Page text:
Sixty percent of the population are under 30 years old. They have no memory of the Islamic revolution in 1979. Many of them use the internet and watch satellite TV. Their window on the wider world is irreversibly open.

Many of them simply want peaceful change – and in particular an end to the strict laws that govern personal behaviour in Iran.

Double lives

They want to be able to sing and dance. They wonder why the Iranian leadership continue to ban such expressions of human joy – a ban very similar to the rules imposed on Afghanistan during the Taliban regime.

Iranian woman on the internet

Many young Iranians have a wide window on the world

And of course Iranians do sing and dance. I have been to several parties where the dancing was intense. And so was the drinking, though alcohol is also illegal.

Prohibition does not work. Many Iranians simply lead double lives.

An article in a magazine – available at Tehran news stands when I was there last year – carried the headline: “We are all hypocrites now.”

Many women only cover their heads because they would be arrested if they did not.

Several women I met openly complained about the religious “guidance” police enforcing the female dress code of the chador, or the hijab and “manto” coat.

One young student told me: “I like the hijab. My friend doesn’t like it. I should be free to choose to wear it, and she should be free to choose not to.”

Another woman said: “The hijab is not really the problem. The real problem is that men and women are human beings – they are the same, and they should have equal freedoms.”

Embarrassed

Most of the Iranians I spoke to – even supporters of the president – lamented Mahmoud Ahmadinejad’s economic performance over the past four years, especially his failure to control inflation.

Others – including two former Ahmadinejad supporters – told me they could not vote for a man who used a live TV debate to level “undignified” accusations of corruption against former President Ali Akbar Hashemi Rafsanjani and his family.

Supporters of Iran's incumbent President Mahmoud Ahmadinejad

Ahmadinejad does not command such support among all Iranians

And others – a significant number – told me they were embarrassed by Mr Ahmadinejad’s goading of the West – especially his hysterical tirades against Israel.

One man referred to a phrase that is often associated with Mr Ahmadinejad, though its exact translation has been disputed.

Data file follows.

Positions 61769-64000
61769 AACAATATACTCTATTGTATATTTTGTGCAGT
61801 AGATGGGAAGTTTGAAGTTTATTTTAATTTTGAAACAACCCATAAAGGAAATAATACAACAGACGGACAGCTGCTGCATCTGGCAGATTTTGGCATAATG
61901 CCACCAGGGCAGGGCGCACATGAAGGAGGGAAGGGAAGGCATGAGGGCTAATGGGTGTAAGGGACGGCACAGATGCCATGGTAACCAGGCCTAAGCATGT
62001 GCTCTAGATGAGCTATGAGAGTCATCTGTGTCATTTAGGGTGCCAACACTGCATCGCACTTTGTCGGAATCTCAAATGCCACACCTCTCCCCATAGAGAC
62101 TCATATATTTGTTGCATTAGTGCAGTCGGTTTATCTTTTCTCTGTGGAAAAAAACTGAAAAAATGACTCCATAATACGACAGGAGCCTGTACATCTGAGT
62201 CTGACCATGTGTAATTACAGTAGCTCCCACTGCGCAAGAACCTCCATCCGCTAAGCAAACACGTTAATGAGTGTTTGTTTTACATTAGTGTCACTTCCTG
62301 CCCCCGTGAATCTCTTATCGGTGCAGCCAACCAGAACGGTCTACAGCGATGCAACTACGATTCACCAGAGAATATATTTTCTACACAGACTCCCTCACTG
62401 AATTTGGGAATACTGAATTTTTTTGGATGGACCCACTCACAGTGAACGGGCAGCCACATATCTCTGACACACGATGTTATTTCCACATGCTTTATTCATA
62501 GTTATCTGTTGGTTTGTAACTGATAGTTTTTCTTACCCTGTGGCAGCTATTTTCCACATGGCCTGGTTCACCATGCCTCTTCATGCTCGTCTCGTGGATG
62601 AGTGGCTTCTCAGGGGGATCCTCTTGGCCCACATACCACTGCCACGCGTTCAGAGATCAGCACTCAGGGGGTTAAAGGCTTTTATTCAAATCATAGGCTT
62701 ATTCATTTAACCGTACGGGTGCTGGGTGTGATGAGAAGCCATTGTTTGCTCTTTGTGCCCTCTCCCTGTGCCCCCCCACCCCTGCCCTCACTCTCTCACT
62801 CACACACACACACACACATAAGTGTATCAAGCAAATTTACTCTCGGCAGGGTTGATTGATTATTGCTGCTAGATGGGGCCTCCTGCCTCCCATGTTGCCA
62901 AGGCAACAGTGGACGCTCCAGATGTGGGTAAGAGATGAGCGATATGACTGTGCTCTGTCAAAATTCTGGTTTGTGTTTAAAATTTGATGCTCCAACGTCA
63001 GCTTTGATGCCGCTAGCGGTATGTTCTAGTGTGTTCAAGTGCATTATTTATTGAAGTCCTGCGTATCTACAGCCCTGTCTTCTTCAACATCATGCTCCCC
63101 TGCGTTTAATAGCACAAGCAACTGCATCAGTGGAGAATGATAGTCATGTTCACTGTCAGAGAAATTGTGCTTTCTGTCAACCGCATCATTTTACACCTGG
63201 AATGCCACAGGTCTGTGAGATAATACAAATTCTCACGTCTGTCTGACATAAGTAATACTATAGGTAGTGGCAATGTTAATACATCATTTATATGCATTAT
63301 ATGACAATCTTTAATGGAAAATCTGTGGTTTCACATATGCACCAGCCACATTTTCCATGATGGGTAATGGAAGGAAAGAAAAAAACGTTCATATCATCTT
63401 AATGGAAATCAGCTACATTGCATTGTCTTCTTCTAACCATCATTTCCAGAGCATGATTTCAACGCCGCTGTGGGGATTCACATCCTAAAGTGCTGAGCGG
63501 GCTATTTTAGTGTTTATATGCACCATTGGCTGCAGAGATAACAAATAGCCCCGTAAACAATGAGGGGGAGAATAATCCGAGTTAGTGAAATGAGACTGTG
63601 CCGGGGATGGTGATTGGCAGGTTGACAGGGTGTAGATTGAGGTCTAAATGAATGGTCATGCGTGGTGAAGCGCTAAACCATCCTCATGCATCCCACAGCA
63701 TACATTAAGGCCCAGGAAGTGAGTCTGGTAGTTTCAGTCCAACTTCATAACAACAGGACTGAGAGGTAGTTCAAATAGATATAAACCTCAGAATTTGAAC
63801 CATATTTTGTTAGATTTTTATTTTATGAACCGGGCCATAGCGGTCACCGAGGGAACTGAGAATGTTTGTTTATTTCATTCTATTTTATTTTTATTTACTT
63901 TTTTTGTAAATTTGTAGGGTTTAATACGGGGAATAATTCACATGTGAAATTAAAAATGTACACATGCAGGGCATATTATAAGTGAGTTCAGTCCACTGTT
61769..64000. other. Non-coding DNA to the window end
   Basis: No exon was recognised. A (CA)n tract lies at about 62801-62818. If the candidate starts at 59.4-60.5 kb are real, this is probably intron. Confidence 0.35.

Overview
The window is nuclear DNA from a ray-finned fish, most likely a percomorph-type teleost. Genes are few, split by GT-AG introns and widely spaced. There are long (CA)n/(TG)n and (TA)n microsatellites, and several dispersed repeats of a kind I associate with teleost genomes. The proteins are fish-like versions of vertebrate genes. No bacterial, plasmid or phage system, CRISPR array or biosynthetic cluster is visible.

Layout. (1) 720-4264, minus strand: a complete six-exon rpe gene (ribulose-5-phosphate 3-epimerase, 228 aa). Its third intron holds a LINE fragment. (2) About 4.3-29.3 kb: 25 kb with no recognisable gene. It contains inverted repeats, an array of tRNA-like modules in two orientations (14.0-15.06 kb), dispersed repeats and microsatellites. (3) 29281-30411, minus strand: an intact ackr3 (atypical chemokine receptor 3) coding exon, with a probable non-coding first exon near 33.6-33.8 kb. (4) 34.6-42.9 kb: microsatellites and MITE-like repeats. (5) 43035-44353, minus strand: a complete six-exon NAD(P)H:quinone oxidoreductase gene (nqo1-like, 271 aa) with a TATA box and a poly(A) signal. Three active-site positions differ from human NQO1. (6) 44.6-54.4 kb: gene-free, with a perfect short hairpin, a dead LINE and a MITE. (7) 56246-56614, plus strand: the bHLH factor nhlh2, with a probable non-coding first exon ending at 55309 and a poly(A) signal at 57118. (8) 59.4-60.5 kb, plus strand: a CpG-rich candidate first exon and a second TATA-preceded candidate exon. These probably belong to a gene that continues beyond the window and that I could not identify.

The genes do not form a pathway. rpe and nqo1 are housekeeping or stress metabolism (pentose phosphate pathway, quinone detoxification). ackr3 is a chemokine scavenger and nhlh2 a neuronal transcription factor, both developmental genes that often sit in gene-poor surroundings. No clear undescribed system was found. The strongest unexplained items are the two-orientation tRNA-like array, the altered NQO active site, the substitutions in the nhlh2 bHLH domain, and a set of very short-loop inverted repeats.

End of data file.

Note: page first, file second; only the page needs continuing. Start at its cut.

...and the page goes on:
“Talk about ‘wiping Israel off the map’ is simply not rational. It is not rational,” he repeated several times.

There is widespread opposition to Zionism in Iran – but at the same time most Iranians vehemently deny that they are anti-Semitic.

Two men separately volunteered that they “like and respect” Jewish people. One pointed out that more than 30,000 Jews happily live in Iran, many of them resisting pressure from the Jewish Agency to move to Israel.

The antique dealers who cluster along a small street off Ferdowsi Avenue in central Teheran are nearly all Iranian Jews.

And surrounded by a crowd in a bazaar, another Ahmadinejad opponent said for all to hear: “I believe our uranium enrichment is not only for peaceful purposes. It is bringing us nothing but trouble. And we should stop it.”

What so many Iranians want now is very simple. It’s freedom.

A man in a crowd supporting the main reformist candidate in the election, Mir Hossein Mousavi, said: “We want the freedom to talk, and the freedom to think. We want freedom for our spirit, ok? That’s not very much to ask.”

Violence

Since the election demonstrations began a week ago, the official line has been that “provocateurs” were stirring the violence.

The only people I saw “stirring” violence were the riot police and the volunteer basiji militia.

The day after the election, I watched a small crowd of unarmed, and very courteous Mousavi supporters being charged by baton-wielding riot police.

A few minutes later, I was in a larger crowd of Mousavi supporters who were demonstrating entirely peacefully when they were attacked by Basiji militia driving motorcycles and wildly swinging wooden batons at anyone in their path.

I saw who was stirring the violence on the streets of Tehran. It was not the unarmed demonstrators.

Another accusation from the Iranian leadership is that British “meddling” is behind some of the vote-rigging protests.

You can’t prove a negative, but my sense is that the British are doing all they can to avoid meddling.

When the UK (and America) interfered before, conspiring to overthrow the democratically elected Iranian Prime Minister Mohammad Mossadeq in 1953, the law of unintended consequences came fully into play.

The blowback from that case of meddling is still being felt more than half a century later.

The 1953 coup led to more than two decades of repression under the Shah, and sowed the seeds of the Islamic revolution that sent Mohammed Reza Pahlavi into ignominious exile 26 years later.

I doubt the British want to risk anything like that happening again.

There are no Homosexuals in Iran . Mehmoud Ahmadenijad